What is a Salter Harris Fracture?

A Salter Harris Fracture is a fracture of the growth plate of the bone. This type of fracture is usually seen in younger people who are still growing.

A growth plate fracture can be a serious injury if not treated correctly.

Below you will find more information about the different types of Salter Harris fractures, as well as appropriate treatment options.

The Growth Plate

Normal Bone Structure
Each of the bones in your body is divided into several different parts.

The metaphysis, the physis, and the epiphysis. The growth plate is the area of bone between the metaphysis and the epiphysis, and this is where the bone is actively growing, making it longer.

When I explain bone structure to my patients, I tell them to think of the bone like an Oreo cookie.

You have the top cookie (metaphysis), the bottom cookie (epiphysis), and the creamy middle (growth plate). Salter Harris fractures can occur to either the top or bottom part of the bones, or both.

Let me explain...

Salter Harris Type I Fractures

Salter Harris I
Type I growth plate fractures involve a fracture through the growth plate. Imagine taking the oreo cookie and seperating the top and bottom halves. This type of fracture may not be visible on an X-ray, and usually doesn't cause any growth problems.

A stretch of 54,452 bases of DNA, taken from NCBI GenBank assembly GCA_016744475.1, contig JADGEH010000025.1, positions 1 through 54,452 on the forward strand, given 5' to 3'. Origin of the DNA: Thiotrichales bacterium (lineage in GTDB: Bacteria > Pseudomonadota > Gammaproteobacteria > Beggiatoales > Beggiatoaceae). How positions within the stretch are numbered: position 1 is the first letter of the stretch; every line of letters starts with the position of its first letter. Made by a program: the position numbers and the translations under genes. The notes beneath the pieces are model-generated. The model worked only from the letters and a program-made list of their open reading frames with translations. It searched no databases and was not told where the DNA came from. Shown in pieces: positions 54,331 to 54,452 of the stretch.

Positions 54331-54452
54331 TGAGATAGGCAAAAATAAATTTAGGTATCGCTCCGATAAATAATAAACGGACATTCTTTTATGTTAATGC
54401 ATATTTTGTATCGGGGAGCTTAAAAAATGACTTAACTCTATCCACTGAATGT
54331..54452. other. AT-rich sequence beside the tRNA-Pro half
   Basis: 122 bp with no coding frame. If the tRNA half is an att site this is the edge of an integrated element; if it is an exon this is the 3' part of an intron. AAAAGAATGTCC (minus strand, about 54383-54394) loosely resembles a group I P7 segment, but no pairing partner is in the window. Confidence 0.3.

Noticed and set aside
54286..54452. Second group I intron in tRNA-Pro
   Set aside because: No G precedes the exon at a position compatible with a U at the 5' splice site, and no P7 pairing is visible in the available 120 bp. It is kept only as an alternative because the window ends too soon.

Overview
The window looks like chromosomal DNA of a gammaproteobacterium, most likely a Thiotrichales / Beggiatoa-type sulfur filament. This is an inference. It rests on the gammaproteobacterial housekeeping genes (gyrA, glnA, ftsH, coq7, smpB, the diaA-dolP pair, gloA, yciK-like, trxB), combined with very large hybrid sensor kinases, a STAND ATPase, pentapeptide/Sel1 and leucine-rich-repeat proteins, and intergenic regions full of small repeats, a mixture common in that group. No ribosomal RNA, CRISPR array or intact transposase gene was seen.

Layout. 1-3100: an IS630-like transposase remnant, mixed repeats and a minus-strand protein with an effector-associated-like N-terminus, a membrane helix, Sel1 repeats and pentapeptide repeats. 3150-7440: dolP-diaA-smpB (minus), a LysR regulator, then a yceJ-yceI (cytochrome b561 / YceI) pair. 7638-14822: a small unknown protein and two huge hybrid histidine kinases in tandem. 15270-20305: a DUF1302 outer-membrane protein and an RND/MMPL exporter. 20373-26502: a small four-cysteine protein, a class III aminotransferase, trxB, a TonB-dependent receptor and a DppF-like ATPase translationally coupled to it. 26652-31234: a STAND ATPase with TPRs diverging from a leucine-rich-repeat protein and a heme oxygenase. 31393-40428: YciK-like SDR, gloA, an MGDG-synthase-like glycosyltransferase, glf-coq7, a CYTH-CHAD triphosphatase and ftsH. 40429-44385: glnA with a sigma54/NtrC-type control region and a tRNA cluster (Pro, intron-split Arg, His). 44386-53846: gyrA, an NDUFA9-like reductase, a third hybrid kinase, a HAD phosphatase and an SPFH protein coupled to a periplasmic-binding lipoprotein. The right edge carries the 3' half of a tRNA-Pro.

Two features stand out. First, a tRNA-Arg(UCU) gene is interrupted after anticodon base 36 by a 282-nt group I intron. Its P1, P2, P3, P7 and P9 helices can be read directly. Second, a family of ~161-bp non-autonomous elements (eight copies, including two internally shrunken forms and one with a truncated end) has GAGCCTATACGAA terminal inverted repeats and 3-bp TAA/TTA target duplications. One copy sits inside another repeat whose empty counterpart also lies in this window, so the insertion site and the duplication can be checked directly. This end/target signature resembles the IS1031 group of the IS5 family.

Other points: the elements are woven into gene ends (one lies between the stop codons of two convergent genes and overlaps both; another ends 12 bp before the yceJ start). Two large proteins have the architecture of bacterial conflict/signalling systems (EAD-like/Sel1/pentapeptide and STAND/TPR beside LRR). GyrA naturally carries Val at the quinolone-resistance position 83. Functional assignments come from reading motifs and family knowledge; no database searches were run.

Treatment usually consists of immobilization for a period of time, 4-6 weeks.

Type II Fractures

Salter Harris II
This is the most common type of Salter Harris fracture. A type II fracture involves a break in the bone through the metaphysis and extending into the growth plate.

So, in the Oreo example, imagine breaking off part of the top cookie.

Type II fractures usually do not cause growth problems, and are treated with immobilization. It is important that the fracture be aligned correctly in order to heal properly.

Type III Fractures

Salter Harris III
Type three fractures extend through the epiphysis into the growth plate. This type of fracture is more likely to cause growth problems because of the involvement of the epiphysis and the disruption of the growth plate.

They may also require surgical intervention in order to re-align the bones for optimal recovery.

Type IV Fractures

Salter Harris IV
This Salter Harris Fracture extends through both the metaphysis and the epiphysis.

Imagine breking your Oreo cookie in two.

Long term disability and growth problems are common with this type of fracture because of the disurption of both the metaphysis and epiphysis.

Surgical intervention is common in order to re-align the bones correctly.

Type V Fractures

Salter Harris V
A Salter Harris V is a crushing type of injury where the epiphysis and metaphysis are forced together, crushing the growth plate.

Imagine smashing your Oreo cookie.

There is significant disruption of the epiphyseal plate and growth problems can be severe with this type of injury.


Growth plate fractures can be a serious injury depending on the type of fracture. Types I and II are the least likely to have long term growth problems or require surgical intervention. Types III, IV, and V are more likely to cause growth related issues, or require surgery. With any type of fracture, it is important to follow your physician's instructions and make sure that your injury is treated correctly.

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